In this section we explain how to start and how to stop the i-refactory server.
The i-refactory server is a NodeJS application which can be started on the command prompt from the root directory of the application.
cd <irefactory-root-application-directory> export NODE_PATH=./ node src
In the above scenario the application is started and the assumption is made that a config.json file exists in the root application directory. The configuration file is read, some checks are executed and an attempt is made to connect to the database which contains the metadata repository.
If another i-refactory server is already running and connected to the same metadata repository the application startup will fail and exit. Only a single i-refactory server can be connected to a given metadata repository.
If you have several metadata repositories you can start an i-refactory server for each one of them. Simply pass a specific configuration file as a parameter and an attempt is made to start an i-refactory server with a connection to a specific metadata repository.
cd <irefactory-root-application-directory> export NODE_PATH=./ node src <path>/<config file>
If the server is running in your terminal simply press Ctrl-C. This will result in a gracefull shutdown of the server. Existing tasks will be completed but new deliveries will not be accepted.
The terminate the i-refactory server immediately you need to force the server to stop. For example with:
kill -9 <process-id>.
There are many ways to start the i-refactory server as a background service and there are many process managers. Perhaps the most easiest one is to create a docker container and start the service with a service manager for docker containers.
The i-refactory server is shipped as a zip file with the relevant node_modules already downloaded.\ Creating a docker image is straightforward.
FROM node:14-alpine AS dependencies RUN apk update && \ apk add --no-cache tzdata ENV TZ Europe/Amsterdam # Create app location WORKDIR /app # Copy code COPY . . # set the node path so modules can properly be required ENV NODE_PATH=./
To build the image open a terminal:
cd <directory where you stored the i-refactory server code> create a file Dockerfile with the example content as shown above. docker build -t <image>:<tag> ./
The i-refactory server can be started with docker-compose.
Example docker-compose file:
version: "3.8" services: i-refactory: image: <your image> volumes: - <file-path-to-config-file>/config.json:/app/config.json:ro - <file-path-to-crypto-keys>:/app/crypto:ro ports: - 3000:3000 - 3001:3001 - 3002:3002 # Needed to respond to prompts in the console stdin_open: true tty: true environment: - NODE_ENV=production command: node src networks: default: external: name: i-refactory-net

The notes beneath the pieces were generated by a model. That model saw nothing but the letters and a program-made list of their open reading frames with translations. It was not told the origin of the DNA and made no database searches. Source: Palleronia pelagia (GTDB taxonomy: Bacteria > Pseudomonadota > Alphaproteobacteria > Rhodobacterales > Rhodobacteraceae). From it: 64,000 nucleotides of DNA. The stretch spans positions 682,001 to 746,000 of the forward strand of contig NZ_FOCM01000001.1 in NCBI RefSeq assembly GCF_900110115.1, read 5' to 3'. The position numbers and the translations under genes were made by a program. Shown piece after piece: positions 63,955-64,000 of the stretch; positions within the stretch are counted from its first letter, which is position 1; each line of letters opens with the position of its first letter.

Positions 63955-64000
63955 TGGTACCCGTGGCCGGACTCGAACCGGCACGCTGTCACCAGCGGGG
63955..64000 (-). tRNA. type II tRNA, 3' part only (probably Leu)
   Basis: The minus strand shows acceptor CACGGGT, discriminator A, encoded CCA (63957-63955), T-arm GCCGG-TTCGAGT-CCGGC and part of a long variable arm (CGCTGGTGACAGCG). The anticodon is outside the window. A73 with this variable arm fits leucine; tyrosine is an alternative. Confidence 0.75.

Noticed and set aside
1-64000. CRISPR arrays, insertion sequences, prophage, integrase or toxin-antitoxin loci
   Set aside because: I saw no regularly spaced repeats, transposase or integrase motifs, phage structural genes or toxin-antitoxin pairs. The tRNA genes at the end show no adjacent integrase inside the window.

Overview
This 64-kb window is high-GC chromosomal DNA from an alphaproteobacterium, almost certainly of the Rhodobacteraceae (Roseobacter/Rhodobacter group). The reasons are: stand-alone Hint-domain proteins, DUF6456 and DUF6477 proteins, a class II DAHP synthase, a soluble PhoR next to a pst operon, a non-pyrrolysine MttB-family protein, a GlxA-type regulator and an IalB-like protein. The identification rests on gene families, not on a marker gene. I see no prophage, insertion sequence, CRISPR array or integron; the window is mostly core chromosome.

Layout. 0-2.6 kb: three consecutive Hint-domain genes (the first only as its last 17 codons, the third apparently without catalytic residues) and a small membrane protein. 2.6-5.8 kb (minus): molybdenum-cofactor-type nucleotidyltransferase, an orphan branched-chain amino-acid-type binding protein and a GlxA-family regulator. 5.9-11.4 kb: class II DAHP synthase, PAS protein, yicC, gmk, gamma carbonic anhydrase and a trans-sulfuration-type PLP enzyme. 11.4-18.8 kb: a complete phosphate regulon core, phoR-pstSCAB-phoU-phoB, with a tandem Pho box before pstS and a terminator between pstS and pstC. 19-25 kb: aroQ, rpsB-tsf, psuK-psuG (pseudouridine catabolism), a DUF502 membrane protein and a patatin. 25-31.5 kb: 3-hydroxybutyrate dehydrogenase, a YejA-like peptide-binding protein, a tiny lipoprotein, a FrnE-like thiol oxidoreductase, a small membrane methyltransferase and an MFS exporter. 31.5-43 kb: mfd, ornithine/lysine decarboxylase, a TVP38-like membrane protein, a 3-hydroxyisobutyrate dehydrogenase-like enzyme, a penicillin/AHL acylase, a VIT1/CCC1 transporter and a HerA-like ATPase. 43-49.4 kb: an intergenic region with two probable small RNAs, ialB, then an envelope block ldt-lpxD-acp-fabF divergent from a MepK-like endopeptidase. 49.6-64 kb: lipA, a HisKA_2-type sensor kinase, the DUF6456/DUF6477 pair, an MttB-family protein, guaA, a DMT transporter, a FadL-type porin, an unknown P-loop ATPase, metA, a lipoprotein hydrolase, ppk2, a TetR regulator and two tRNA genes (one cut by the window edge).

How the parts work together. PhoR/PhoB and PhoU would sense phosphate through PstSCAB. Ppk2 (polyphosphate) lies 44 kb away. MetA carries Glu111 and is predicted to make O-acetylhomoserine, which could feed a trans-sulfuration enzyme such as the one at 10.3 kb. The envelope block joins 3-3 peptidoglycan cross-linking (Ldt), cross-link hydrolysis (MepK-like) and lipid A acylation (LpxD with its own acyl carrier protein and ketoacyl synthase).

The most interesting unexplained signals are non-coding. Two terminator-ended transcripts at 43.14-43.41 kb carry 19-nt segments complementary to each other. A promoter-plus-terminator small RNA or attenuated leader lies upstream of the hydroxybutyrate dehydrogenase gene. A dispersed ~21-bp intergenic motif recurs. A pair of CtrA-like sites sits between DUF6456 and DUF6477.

To start the i-refactory server with docker-compose:
Create a file docker-compose-irefactory.yml and store your compose config in it. docker-compose -f ./docker-compose-irefactory.yml up -d
If the i-refactory server doesn't seem to start:
docker attach <the running container> and enter yes
Note: if a new version is shipped and the server is started console input is required to specify if an upgrade is allowed. In future versions we will remove this console input and replace it with an environment variable.
To download and install NSSM and for more information see nssm.cc
Create the i-refactory-server service from the command line:
nssm install "<your-service-name>"
This starts the installer, which consists of several tabs with lots of configurable parameters. The most import parameters are discussed below.
- Enter the Path to your Node.js executable.
- Enter the Startup directory of your i-refactory-server installation.
- Enter the
src\index.jsscript and the configuration file to use as the Arguments.
- Select the correct Startup type.
- Optionally alter the Display name of the service in the services app and enter a Description.
The Shutdown tab determines how NSSM attempts to stop the i-refactory-server.
- Select the Generate Control-C option and enter a ridiculously high Timeout to ensure the service state reflects the state of the i-refactory-server when the service is stopped. For example enter 86.400.000 ms to indicate a timeout of one day.
- Deselect the Send WM_CLOSE to windows option.
- Deselect the Post WM_QUIT to threads option.
- Deselect the Terminate process option.
The Exit actions tab determines how NSSM attempts to restart the i-refactory-server when the i-refactory-server stopped unexpectedly.
- Select the Restart action to take when the i-refactory-server stopped unexpectedly.